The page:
One of the many important findings of the Bishop of Truro’s report is that it highlighted a lack of religious literacy at the Home Office, particularly when dealing with Christians fleeing persecution and seeking asylum. Does my right hon. Friend agree that the Home Office should take heed of this recommendation, and does she believe that the Church has a role to play in improving religious literacy across Whitehall?
The report, which of course is a Foreign Office report, does reveal that lack of religious literacy, but the Archbishop of Canterbury and the Cardinal Archbishop of Westminster both wanted the proposal for improving religious literacy to extend to all Departments, because in a way there is hardly a Department that is not touched by the need for better religious literacy. I know that the issue of religious literacy in asylum applications has been raised in the other place and that bishops have had meetings with Ministers.
In a letter to me, the Government have indicated that they will look at sanctions against those who persecute Christians, or indeed those of other religious beliefs. Has the right hon. Lady had an opportunity to discuss with the Government what form those sanctions might take?
I have not discussed that with the new incumbent at the Foreign Office just yet, but I think that we need to go through all these serious recommendations that were made through the excellent work of the Bishop of Truro. For example, one of the recommendations, which I commend to the House, is a UN resolution to better protect Christians in the middle east and north Africa, whose population has dwindled from 20% to just 4%.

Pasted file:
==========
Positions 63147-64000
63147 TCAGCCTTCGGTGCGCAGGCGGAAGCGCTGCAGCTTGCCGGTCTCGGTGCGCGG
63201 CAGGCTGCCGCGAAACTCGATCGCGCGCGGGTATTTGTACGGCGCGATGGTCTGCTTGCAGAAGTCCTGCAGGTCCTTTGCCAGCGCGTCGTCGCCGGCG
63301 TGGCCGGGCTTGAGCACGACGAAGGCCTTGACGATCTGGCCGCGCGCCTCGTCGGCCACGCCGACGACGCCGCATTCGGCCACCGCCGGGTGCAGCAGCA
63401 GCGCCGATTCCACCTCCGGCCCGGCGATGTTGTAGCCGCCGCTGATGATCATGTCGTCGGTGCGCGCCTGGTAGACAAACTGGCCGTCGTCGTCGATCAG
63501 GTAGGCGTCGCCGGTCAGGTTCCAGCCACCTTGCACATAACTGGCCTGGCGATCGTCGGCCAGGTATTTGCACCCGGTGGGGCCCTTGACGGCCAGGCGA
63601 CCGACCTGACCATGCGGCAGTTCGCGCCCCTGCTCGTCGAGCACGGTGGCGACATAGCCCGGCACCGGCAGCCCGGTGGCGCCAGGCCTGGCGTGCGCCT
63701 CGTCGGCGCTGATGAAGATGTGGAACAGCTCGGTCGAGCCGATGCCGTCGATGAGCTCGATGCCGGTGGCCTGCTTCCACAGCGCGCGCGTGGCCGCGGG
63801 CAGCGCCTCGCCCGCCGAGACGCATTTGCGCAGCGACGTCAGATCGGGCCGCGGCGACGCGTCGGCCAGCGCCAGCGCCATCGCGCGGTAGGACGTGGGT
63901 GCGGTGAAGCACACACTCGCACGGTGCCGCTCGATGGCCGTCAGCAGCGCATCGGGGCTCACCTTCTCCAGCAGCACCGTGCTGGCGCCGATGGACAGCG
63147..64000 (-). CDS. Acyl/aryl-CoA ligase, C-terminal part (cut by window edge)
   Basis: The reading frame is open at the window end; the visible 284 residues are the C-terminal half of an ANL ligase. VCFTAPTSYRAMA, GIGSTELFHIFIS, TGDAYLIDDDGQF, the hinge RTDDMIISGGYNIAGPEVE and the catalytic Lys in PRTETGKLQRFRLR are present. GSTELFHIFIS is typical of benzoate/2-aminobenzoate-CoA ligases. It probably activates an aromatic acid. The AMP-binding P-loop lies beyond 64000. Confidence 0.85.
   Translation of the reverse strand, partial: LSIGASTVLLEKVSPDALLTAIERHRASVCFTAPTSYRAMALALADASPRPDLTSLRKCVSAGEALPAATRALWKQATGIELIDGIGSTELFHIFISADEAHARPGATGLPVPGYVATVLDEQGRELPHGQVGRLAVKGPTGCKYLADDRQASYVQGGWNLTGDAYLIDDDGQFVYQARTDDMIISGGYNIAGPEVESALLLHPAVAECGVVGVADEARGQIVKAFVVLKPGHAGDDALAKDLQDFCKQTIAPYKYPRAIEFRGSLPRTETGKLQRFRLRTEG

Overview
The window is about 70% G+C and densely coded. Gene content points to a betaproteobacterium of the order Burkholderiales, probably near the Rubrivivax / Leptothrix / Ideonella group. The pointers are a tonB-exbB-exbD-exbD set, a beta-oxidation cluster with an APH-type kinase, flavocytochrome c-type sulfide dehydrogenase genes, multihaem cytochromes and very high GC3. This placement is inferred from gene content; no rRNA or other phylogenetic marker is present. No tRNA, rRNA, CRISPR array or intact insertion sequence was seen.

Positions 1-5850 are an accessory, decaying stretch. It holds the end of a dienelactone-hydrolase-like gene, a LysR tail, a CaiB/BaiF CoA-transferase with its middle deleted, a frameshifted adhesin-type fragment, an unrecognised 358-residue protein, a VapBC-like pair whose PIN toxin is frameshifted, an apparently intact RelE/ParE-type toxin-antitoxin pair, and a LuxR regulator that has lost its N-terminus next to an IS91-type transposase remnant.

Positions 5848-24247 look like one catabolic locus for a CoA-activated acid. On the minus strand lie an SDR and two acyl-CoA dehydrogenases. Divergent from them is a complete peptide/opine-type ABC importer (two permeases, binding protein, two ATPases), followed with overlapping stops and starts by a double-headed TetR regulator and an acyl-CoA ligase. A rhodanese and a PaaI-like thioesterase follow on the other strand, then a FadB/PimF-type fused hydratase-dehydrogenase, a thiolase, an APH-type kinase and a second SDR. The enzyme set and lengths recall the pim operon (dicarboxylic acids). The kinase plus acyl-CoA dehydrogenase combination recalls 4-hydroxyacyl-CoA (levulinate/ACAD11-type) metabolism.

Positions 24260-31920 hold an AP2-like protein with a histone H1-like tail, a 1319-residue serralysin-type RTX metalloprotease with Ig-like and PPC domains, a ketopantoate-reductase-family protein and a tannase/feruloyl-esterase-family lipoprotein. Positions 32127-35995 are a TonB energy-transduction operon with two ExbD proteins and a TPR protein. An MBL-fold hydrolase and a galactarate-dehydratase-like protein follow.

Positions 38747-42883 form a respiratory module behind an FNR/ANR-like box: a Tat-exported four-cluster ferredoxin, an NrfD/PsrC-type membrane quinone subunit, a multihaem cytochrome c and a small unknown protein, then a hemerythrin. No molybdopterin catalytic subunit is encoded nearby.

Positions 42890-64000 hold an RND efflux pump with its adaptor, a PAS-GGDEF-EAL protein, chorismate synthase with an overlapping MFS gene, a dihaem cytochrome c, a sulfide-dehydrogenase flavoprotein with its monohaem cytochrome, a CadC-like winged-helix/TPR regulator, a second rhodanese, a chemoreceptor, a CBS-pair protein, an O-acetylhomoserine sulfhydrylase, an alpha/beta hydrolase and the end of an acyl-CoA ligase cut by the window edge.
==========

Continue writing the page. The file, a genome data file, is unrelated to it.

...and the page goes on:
Last week, a number of MPs were the target of some really unpleasant social media attacks, simply for speaking and then voting in a conscience vote in this place according to their biblical beliefs on marriage and the sanctity of life. What is the Church of England doing to uphold freedom of speech and religion for Christians in the UK? This is a growing concern for thousands of Christians in this country today.
The hon. Lady might not have heard the answer to an earlier question, but actually the Church has seized the initiative by launching its own guidelines on safe and positive conduct on the internet. I commend that guidance to all Members present. It is certainly important that religious difference is respected. Dialogue is a two-way business, but as the Archbishop of Canterbury has said, the Church needs to model disagreeing well.
House of Commons Commission
The right hon. Member for Carshalton and Wallington, representing the House of Commons Commission, was asked—
Designated Smoking Areas: Health Risks